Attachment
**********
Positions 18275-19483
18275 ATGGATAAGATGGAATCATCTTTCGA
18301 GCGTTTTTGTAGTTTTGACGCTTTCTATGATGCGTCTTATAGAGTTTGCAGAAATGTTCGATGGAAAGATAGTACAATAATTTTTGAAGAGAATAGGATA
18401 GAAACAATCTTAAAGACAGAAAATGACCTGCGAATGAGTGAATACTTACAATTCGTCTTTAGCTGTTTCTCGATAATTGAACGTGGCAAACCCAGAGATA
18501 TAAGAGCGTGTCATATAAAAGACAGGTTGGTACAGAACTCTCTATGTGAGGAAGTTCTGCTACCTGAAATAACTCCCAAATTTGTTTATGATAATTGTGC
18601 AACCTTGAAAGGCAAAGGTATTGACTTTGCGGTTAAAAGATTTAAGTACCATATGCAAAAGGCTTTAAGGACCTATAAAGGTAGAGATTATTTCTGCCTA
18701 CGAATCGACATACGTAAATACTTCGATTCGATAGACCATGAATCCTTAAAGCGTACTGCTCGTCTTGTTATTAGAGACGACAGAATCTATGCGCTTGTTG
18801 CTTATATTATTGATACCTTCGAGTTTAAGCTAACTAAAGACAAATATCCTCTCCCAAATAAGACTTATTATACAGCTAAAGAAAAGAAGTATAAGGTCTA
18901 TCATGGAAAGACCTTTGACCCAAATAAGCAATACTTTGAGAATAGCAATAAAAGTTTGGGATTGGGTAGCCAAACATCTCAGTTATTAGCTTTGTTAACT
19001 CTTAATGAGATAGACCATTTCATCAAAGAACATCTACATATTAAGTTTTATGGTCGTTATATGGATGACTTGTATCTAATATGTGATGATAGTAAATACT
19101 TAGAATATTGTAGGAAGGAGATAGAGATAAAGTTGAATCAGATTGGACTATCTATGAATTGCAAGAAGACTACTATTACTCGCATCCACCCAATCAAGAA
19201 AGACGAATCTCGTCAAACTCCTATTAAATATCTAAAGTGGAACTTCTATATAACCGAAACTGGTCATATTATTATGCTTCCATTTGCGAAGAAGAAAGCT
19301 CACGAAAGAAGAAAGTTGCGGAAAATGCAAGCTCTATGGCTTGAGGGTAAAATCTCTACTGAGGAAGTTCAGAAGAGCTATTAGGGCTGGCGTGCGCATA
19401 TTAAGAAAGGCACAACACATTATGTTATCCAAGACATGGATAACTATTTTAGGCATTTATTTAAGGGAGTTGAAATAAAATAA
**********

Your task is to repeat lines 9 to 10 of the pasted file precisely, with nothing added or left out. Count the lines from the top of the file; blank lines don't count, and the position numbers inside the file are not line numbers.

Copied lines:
18901 TCATGGAAAGACCTTTGACCCAAATAAGCAATACTTTGAGAATAGCAATAAAAGTTTGGGATTGGGTAGCCAAACATCTCAGTTATTAGCTTTGTTAACT
19001 CTTAATGAGATAGACCATTTCATCAAAGAACATCTACATATTAAGTTTTATGGTCGTTATATGGATGACTTGTATCTAATATGTGATGATAGTAAATACT